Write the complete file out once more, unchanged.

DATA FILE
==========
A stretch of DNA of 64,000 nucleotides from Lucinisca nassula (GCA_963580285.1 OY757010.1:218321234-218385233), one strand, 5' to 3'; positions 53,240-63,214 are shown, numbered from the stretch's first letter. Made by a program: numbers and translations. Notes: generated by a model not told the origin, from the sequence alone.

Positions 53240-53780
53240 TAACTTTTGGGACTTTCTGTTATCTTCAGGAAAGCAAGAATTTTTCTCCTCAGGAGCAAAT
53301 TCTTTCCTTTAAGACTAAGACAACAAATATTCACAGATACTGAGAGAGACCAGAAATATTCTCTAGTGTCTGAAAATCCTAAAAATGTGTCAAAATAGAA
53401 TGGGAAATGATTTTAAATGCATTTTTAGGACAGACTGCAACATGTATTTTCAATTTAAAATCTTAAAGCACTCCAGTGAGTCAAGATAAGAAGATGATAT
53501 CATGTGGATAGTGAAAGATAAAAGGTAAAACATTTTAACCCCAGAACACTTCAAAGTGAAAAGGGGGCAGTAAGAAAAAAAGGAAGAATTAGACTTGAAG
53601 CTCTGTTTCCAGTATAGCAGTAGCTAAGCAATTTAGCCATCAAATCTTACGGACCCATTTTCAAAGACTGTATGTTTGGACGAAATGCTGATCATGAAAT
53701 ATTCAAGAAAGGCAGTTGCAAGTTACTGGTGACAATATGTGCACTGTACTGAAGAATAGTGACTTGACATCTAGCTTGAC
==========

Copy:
A stretch of DNA of 64,000 nucleotides from Lucinisca nassula (GCA_963580285.1 OY757010.1:218321234-218385233), one strand, 5' to 3'; positions 53,240-63,214 are shown, numbered from the stretch's first letter. Made by a program: numbers and translations. Notes: generated by a model not told the origin, from the sequence alone.

Positions 53240-53780
53240 TAACTTTTGGGACTTTCTGTTATCTTCAGGAAAGCAAGAATTTTTCTCCTCAGGAGCAAAT
53301 TCTTTCCTTTAAGACTAAGACAACAAATATTCACAGATACTGAGAGAGACCAGAAATATTCTCTAGTGTCTGAAAATCCTAAAAATGTGTCAAAATAGAA
53401 TGGGAAATGATTTTAAATGCATTTTTAGGACAGACTGCAACATGTATTTTCAATTTAAAATCTTAAAGCACTCCAGTGAGTCAAGATAAGAAGATGATAT
53501 CATGTGGATAGTGAAAGATAAAAGGTAAAACATTTTAACCCCAGAACACTTCAAAGTGAAAAGGGGGCAGTAAGAAAAAAAGGAAGAATTAGACTTGAAG
53601 CTCTGTTTCCAGTATAGCAGTAGCTAAGCAATTTAGCCATCAAATCTTACGGACCCATTTTCAAAGACTGTATGTTTGGACGAAATGCTGATCATGAAAT
53701 ATTCAAGAAAGGCAGTTGCAAGTTACTGGTGACAATATGTGCACTGTACTGAAGAATAGTGACTTGACATCTAGCTTGAC